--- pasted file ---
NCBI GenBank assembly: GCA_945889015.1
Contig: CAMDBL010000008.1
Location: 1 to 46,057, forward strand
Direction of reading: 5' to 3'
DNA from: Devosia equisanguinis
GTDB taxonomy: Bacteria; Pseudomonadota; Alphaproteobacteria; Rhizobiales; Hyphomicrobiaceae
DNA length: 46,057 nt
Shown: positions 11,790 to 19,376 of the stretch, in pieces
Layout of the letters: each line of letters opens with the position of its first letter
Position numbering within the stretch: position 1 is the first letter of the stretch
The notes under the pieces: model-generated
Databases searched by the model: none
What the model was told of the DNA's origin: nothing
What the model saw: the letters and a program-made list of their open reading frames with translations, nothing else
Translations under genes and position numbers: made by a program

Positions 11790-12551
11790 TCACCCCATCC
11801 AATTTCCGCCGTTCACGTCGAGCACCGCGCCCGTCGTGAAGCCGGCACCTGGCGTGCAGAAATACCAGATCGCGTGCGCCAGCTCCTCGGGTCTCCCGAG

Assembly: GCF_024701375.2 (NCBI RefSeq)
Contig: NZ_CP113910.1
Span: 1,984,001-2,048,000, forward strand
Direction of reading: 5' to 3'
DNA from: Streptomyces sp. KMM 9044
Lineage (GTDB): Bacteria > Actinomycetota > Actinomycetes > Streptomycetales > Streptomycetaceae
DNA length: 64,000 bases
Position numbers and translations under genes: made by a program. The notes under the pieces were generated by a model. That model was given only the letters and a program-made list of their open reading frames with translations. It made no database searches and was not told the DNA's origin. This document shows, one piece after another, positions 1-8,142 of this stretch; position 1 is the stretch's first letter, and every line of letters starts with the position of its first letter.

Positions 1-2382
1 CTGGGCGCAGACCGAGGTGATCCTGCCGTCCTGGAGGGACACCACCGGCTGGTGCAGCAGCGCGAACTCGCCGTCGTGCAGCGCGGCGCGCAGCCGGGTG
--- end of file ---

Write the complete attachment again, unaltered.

NCBI GenBank assembly: GCA_945889015.1
Contig: CAMDBL010000008.1
Location: 1 to 46,057, forward strand
Direction of reading: 5' to 3'
DNA from: Devosia equisanguinis
GTDB taxonomy: Bacteria; Pseudomonadota; Alphaproteobacteria; Rhizobiales; Hyphomicrobiaceae
DNA length: 46,057 nt
Shown: positions 11,790 to 19,376 of the stretch, in pieces
Layout of the letters: each line of letters opens with the position of its first letter
Position numbering within the stretch: position 1 is the first letter of the stretch
The notes under the pieces: model-generated
Databases searched by the model: none
What the model was told of the DNA's origin: nothing
What the model saw: the letters and a program-made list of their open reading frames with translations, nothing else
Translations under genes and position numbers: made by a program

Positions 11790-12551
11790 TCACCCCATCC
11801 AATTTCCGCCGTTCACGTCGAGCACCGCGCCCGTCGTGAAGCCGGCACCTGGCGTGCAGAAATACCAGATCGCGTGCGCCAGCTCCTCGGGTCTCCCGAG

Assembly: GCF_024701375.2 (NCBI RefSeq)
Contig: NZ_CP113910.1
Span: 1,984,001-2,048,000, forward strand
Direction of reading: 5' to 3'
DNA from: Streptomyces sp. KMM 9044
Lineage (GTDB): Bacteria > Actinomycetota > Actinomycetes > Streptomycetales > Streptomycetaceae
DNA length: 64,000 bases
Position numbers and translations under genes: made by a program. The notes under the pieces were generated by a model. That model was given only the letters and a program-made list of their open reading frames with translations. It made no database searches and was not told the DNA's origin. This document shows, one piece after another, positions 1-8,142 of this stretch; position 1 is the stretch's first letter, and every line of letters starts with the position of its first letter.

Positions 1-2382
1 CTGGGCGCAGACCGAGGTGATCCTGCCGTCCTGGAGGGACACCACCGGCTGGTGCAGCAGCGCGAACTCGCCGTCGTGCAGCGCGGCGCGCAGCCGGGTG